Yushchenko thanks Harper for support in NATO bid
Ukrainian President Viktor Yushchenko thanked Prime Minister Stephen Harper Monday for supporting Ukraine's bid to join NATO.
Yushchenko, who held bilateral talks with Harper in Ottawa Monday, said considerable attention was paid to integration issues relating to Ukraine joining NATO.
"I'm grateful to His Excellency, Mr. Prime Minister, for his clear position that was stated on behalf of Canada during the (NATO) Bucharest Summit (last April)," Yushchenko told reporters at a joint press conference with Harper.
Canada's approval of Ukraine joining NATO is in line with the United States. However, other NATO members, such as France and Germany, have been more cautious about supporting Ukraine's bid to join the 26-member alliance.
Russia, fearing a further loss of influence, is opposed to Ukraine and Georgia joining the alliance.
Harper told reporters that it was up to NATO, not Canada, to decide if Ukraine should be allowed to join the alliance.
"I would just encourage all countries of NATO to examine the criteria for the MAP (Membership Action Plan) and make this decision based on clear criteria," he said. "We think if it's based that way Ukraine will proceed logically down that path."
The pair spoke to reporters immediately after delivering speeches in the House of Commons.
In his address, Harper expressed support for a private member's bill recognizing the 1932-33 famine in Ukraine as an act of genocide.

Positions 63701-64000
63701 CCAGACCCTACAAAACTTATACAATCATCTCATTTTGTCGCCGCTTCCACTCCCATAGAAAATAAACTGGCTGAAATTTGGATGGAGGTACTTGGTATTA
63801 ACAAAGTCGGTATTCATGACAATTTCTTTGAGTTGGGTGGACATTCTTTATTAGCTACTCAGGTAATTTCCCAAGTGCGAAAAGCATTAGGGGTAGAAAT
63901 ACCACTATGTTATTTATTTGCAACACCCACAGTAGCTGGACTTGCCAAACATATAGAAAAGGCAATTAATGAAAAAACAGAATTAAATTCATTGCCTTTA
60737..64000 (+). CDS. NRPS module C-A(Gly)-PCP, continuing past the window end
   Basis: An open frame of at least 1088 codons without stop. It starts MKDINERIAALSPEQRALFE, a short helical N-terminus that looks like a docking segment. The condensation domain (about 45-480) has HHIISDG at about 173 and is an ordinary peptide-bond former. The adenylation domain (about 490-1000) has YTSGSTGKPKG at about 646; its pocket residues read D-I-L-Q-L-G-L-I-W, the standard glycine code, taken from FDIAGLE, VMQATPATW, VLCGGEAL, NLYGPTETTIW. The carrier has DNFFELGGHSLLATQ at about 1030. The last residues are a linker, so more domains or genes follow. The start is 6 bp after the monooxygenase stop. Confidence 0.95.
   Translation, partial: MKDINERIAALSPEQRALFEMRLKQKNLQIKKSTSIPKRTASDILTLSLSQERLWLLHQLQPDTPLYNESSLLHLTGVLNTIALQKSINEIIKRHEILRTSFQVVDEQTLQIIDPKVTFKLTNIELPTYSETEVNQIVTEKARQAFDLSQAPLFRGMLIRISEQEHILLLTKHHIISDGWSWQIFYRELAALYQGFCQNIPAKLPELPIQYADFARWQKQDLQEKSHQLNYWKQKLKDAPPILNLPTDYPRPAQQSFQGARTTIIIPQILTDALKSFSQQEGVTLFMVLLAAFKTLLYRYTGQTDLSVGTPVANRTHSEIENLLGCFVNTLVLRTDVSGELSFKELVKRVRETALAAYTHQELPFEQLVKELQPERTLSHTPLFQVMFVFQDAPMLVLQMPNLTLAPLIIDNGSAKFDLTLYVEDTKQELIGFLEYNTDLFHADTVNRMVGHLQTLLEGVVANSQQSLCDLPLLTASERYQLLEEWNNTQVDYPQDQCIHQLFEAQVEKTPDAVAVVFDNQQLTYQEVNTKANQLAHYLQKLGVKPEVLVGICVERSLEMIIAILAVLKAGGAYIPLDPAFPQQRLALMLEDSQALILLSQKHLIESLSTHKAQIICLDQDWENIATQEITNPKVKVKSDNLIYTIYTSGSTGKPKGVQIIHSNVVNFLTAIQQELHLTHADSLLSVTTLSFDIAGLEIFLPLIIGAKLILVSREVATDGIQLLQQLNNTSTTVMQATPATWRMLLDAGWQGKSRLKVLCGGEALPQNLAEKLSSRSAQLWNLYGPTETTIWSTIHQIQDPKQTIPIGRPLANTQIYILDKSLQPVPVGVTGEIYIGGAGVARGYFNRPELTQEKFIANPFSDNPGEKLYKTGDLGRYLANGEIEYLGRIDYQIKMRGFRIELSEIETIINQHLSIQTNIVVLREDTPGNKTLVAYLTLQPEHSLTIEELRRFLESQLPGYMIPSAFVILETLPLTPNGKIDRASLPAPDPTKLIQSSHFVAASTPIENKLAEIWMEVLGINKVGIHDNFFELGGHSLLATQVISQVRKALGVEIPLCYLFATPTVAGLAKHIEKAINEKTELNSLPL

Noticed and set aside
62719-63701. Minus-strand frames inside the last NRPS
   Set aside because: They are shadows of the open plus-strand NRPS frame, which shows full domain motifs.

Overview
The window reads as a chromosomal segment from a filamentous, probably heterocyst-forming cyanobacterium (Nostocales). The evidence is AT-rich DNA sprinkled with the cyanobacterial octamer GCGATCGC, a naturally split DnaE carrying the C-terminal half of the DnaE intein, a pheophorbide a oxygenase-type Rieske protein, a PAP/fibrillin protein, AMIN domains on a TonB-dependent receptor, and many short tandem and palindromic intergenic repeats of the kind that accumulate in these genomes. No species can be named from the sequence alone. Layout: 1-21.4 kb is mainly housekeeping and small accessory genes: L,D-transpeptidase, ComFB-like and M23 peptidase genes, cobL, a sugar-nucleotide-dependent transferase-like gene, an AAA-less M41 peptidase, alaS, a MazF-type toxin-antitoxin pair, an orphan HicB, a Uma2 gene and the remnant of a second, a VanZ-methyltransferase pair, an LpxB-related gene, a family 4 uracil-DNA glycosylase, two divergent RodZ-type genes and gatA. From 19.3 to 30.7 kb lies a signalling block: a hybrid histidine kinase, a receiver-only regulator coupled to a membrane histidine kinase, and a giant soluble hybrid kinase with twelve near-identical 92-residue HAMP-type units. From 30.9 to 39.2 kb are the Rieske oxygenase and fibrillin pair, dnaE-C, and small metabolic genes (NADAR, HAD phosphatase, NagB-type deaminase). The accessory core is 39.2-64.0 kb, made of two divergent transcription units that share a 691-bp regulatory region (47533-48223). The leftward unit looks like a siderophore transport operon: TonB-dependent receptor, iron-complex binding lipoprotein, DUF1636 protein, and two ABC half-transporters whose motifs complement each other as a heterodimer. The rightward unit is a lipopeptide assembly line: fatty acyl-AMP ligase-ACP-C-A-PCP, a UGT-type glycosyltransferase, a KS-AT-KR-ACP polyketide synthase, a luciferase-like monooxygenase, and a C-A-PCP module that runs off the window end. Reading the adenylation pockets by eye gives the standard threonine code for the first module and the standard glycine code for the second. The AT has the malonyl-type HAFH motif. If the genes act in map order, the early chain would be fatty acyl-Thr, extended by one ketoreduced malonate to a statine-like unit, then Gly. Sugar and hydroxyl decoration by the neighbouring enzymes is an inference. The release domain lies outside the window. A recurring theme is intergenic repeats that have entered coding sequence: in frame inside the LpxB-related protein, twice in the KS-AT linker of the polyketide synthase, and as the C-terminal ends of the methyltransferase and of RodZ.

"In Canada we aren't afraid of history or of truth,'' Harper told Parliament.
"This is why our government recognized the injustice to Ukrainians who were interned during the First World War. . . (And this bill) would provide legal recognition of what happened in Ukraine under the brutal communist dictatorship of Josef Stalin."
The famine, orchestrated by Stalin, has been recognized as genocide by a dozen countries -- although some historians disagree with such a designation.
Yushchenko thanked Canada for its historic support of his country, especially for recognizing Ukraine's independence from the Soviet Union in 1991.
"Every Ukrainian will always remember that," he said.
"I'm filled with very tender feelings to your country and to this land. For me as for millions of Ukrainians, this country and this land is sacred," Yushchenko said
In their earlier talks Monday, Harper and Yushchenko discussed the further development of political and commercial ties between Canada and Ukraine.
Additionally, they spoke about co-operation on the mission in Afghanistan.
Yushchenko said Ukraine was "ready to provide its assistance in air transportation" to help support peace in Afghanistan.
The Ukrainian leader will visit Winnipeg and Toronto during his three-day visit.
Yushchenko took power in 2004 following massive street protests after Viktor Yanukovych's presidential election win -- which many claimed was rigged.
With files from The Canadian Press